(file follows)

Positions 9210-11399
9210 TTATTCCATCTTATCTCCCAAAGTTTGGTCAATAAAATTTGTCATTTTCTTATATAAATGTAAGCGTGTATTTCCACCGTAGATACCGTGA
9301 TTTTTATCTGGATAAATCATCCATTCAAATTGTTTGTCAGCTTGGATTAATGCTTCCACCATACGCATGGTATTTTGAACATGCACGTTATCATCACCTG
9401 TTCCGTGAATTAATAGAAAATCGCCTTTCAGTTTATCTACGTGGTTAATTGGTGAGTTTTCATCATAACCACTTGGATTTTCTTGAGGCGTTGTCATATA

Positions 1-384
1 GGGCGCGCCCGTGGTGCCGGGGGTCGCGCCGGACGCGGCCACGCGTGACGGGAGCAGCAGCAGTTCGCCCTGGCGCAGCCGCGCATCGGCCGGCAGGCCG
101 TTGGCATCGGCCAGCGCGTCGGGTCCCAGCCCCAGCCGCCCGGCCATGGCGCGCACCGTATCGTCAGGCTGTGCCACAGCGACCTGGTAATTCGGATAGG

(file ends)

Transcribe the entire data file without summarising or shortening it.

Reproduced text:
Positions 9210-11399
9210 TTATTCCATCTTATCTCCCAAAGTTTGGTCAATAAAATTTGTCATTTTCTTATATAAATGTAAGCGTGTATTTCCACCGTAGATACCGTGA
9301 TTTTTATCTGGATAAATCATCCATTCAAATTGTTTGTCAGCTTGGATTAATGCTTCCACCATACGCATGGTATTTTGAACATGCACGTTATCATCACCTG
9401 TTCCGTGAATTAATAGAAAATCGCCTTTCAGTTTATCTACGTGGTTAATTGGTGAGTTTTCATCATAACCACTTGGATTTTCTTGAGGCGTTGTCATATA

Positions 1-384
1 GGGCGCGCCCGTGGTGCCGGGGGTCGCGCCGGACGCGGCCACGCGTGACGGGAGCAGCAGCAGTTCGCCCTGGCGCAGCCGCGCATCGGCCGGCAGGCCG
101 TTGGCATCGGCCAGCGCGTCGGGTCCCAGCCCCAGCCGCCCGGCCATGGCGCGCACCGTATCGTCAGGCTGTGCCACAGCGACCTGGTAATTCGGATAGG